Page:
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Ohm's law graph (verifying Ohm's law)

Let's learn how to graphically verify Ohm's law in practice. We will also learn about Ohmic and non-Ohmic devices. Created by Mahesh Shenoy.

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Video transcript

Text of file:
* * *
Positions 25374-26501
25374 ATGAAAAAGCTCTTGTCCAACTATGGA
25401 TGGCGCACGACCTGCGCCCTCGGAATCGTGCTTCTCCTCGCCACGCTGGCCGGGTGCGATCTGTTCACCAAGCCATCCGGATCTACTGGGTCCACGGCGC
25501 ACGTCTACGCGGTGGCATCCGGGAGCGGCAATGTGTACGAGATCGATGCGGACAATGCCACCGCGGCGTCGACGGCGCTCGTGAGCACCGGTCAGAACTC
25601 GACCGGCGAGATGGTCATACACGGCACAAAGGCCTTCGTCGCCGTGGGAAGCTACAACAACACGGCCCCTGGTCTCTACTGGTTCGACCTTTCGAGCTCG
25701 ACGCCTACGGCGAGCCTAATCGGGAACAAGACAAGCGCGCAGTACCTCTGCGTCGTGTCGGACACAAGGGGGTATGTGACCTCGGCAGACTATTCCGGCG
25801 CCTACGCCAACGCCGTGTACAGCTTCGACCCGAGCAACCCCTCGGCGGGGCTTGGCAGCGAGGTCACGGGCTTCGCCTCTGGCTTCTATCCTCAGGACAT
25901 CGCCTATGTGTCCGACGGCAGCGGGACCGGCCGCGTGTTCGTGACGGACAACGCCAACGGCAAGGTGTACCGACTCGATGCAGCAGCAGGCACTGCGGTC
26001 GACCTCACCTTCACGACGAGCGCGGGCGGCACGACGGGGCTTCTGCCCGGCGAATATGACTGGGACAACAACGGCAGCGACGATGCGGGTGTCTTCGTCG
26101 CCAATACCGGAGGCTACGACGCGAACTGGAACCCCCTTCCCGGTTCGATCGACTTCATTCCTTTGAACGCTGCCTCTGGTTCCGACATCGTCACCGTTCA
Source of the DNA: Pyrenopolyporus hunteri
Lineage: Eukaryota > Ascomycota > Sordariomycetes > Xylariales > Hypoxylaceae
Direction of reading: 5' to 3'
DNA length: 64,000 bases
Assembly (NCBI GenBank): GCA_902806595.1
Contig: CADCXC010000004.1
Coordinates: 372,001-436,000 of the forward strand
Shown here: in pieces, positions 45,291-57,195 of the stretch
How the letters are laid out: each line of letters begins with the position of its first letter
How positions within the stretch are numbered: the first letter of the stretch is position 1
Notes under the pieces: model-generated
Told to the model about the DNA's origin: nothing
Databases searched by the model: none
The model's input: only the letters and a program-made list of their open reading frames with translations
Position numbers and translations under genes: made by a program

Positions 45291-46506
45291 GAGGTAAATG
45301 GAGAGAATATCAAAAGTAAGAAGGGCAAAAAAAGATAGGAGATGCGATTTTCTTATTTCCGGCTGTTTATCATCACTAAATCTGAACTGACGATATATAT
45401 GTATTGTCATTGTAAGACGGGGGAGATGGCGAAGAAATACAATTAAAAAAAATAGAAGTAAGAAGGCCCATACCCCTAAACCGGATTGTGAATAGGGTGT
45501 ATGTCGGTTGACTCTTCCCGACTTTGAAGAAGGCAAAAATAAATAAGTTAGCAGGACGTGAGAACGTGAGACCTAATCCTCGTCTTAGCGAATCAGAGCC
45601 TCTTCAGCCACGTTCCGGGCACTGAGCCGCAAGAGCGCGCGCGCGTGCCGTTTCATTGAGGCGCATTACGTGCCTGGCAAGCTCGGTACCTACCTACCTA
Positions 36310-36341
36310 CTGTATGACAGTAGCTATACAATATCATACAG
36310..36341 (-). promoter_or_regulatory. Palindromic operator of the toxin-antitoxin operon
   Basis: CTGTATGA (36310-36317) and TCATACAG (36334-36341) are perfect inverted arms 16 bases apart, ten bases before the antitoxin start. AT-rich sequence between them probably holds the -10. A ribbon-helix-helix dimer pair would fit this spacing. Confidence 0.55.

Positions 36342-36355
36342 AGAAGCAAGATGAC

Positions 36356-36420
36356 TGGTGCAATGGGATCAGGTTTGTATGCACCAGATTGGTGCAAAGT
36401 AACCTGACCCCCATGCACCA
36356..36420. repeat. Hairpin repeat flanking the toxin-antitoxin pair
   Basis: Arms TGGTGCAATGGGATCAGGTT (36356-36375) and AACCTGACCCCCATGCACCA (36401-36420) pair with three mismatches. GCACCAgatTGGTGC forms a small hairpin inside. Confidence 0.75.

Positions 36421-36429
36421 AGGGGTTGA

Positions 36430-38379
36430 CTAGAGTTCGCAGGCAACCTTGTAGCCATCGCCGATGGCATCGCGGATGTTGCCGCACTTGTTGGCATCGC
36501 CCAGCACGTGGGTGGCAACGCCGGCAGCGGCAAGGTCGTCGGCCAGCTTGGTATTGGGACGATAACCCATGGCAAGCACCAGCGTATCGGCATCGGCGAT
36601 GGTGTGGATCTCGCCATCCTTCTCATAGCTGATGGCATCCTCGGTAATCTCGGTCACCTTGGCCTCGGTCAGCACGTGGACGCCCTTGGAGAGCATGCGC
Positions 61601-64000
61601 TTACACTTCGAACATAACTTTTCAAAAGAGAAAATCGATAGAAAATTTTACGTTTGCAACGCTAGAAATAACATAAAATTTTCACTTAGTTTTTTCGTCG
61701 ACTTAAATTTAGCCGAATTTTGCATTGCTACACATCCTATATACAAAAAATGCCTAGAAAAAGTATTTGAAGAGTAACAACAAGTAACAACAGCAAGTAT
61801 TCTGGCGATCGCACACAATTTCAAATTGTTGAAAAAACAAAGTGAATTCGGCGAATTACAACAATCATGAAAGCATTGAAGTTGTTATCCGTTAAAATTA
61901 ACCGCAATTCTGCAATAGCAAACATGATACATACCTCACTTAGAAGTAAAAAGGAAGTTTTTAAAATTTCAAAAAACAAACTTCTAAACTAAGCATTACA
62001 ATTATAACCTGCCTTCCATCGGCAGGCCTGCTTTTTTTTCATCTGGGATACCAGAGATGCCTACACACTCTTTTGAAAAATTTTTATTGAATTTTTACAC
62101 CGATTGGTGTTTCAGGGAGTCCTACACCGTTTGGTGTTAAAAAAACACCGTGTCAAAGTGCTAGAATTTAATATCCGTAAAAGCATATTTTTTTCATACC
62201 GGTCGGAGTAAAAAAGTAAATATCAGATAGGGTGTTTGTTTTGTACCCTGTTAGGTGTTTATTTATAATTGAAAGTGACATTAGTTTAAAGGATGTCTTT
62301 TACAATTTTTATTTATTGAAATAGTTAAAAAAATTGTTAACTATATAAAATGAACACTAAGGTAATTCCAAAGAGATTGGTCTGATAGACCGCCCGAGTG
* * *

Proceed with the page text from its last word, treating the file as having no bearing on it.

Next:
- [Presenter] Let's explore how we can practically verify whether any material obeys Ohm's law. Now before we do that, let's quickly recall what Ohm's law is. Ohm's law says that if you take any material, like let's say, windings of a wire and if we apply a potential difference across the ends of that, so let's say the potential difference across the ends of this wire is V, and because of this, a current starts running over here, let's call that current as I. Then Ohm's law says that V must equal I times R. Where R represents the resistance that the material offers to the flow of charges through that material. And we have talked in detail about this in a previous video, so if you need a refresher it will a great idea to go back and watch that video and then come back over here. And so the question is, if I have some material with me, how do I check, practically, whether this relationship, Ohm's law, whether it really holds true or not. So to do this, we need to first understand a little bit more about this thing called resistance. You see, the resistance is a property of the material and its dimensions and something we'll talk more about in the future. What's important is that it does not depend on the values of voltage or current. So even if we change these values, for any given material, like let's say we have for a given wire, let's say, as we change the values of the voltage or the current, this number shouldn't change. In other words, in this equation, this number is a constant. This is a constant. And so, another way to look at this, is we could say if we divide this equation by I, we could say V divided by I should equal R, should be a constant. Should be a constant. So to check whether any material obeys Ohm's law, we need to check whether the ratio of voltage and current through that material, is it a constant? It means if we double the voltage, the current must also get doubled because the ratios should remain the same. If we triple the voltage, the current must also get tripled. That's the basic idea behind Ohm's law. So how do we practically test this? Well one easy way to do this is by drawing a graph. So what we like to do is we like to plot the values of voltage along the Y axis and the values of current along the horizontal X axis. So let's say we put some value of voltage. Let's say we put a value of 2 volts, as an example, and we measure the current and let's imagine the current turns out to be ine ampere. Then we'll plot that point over here in our graph. Now, if Ohm's law is valid, then when I double the voltage, if I double the voltage, let's say I make it 4 volts, then the current must get doubled. All right? The current must get doubled, so two amperes. So the next point, our other point, must lie somewhere here. And similarly, if I triple the voltage, so let's say I triple it, triple the voltage, so I make it sux volts, then the current must also get tripled, three amps, and so that point would lie somewhere over here. And what you can notice now is that if you join all these points, they lie on a straight line. They lie on a straight line. And this straight line must pass through the origin because when the voltage is 0, even the current must be 0. And so to check whether any material obeys Ohm's law, all you do is draw a graph of voltage versus current, and just check whether that graph is a straight line. If it's a straight line, Ohm's law is valid. If it's not a straight line, Ohm's law is not valid. And so in reality, in practice, when you do an experiment like this, you may not get all the points lying on an exact straight line because there could be experimental errors. There could be errors in taking observation, there could be errors in the instruments and many errors. Because of that, we would like to take lots and lots of trials. But if you find that all the points that you have plotted pretty much lie on a straight line, somewhat like this, then we can conclude, yes, this material does obey Ohm's law. On the other hand, if you find the graph is somewhat like this, then clearly the material does not obey Ohm's law. So this one does obey Ohm's law, but not this one. This one does not obey Ohm's law because it's clearly not a straight line. And another thing we could do is once we plot a graph, from the graph we can calculate what is the resistance of that material. So for example, over here, to calculate the resistance, notice all we have to do is calculate voltage divided by the current. And so for example, we can do that at this point. So at this point, we could say, the voltage is six volts and the current over here is three amps. This is three amps. And so if you divide the two, the voltage divided by the current, we get the resistance. And so the resistance in this example would be six divided by three, that is two ohms. And so experimentally, from the graph, we can calculate the resistance just by dividing the voltage with current. And you can do that at any point. We could have done the same thing over here and we would have gotten the same answer. You can pause and check that for yourself. You can do that at any point you want and will get the same value for R just simply because this is a straight line. And lastly, things that obey Ohm's law, we usually call then as Ohmic materials or Ohmic devices. For example, metals obey Ohm's law, so they are Ohmic materials. And things that are made of metal are also Ohmic. An example would be filament of a light bulb. They are Ohmic devices. On the other hand, things that do not obey Ohm's law, we will call them non-Ohmic devices or non-Ohmic materials. Non-Ohmic. An example of a non-Ohmic material would be semiconductors. So anything which is made of semiconductor, are non-Ohmic devices. An example of that are LED bulbs, which are pretty popular today. LED bulbs do not obey Ohm's law. They are non-Ohmic devices. So, to quickly summarize what we learned, we found that if the voltage versus current graph for any material is a straight line passing through the origin, then that material obeys Ohm's law and we call such materials as Ohmic materials. And from the graph, if we divide the voltage by the current, we get the resistance of that material. And if it's not a straight line, then we'll call them as non-Ohmic devices because that means they do not obey Ohm's law.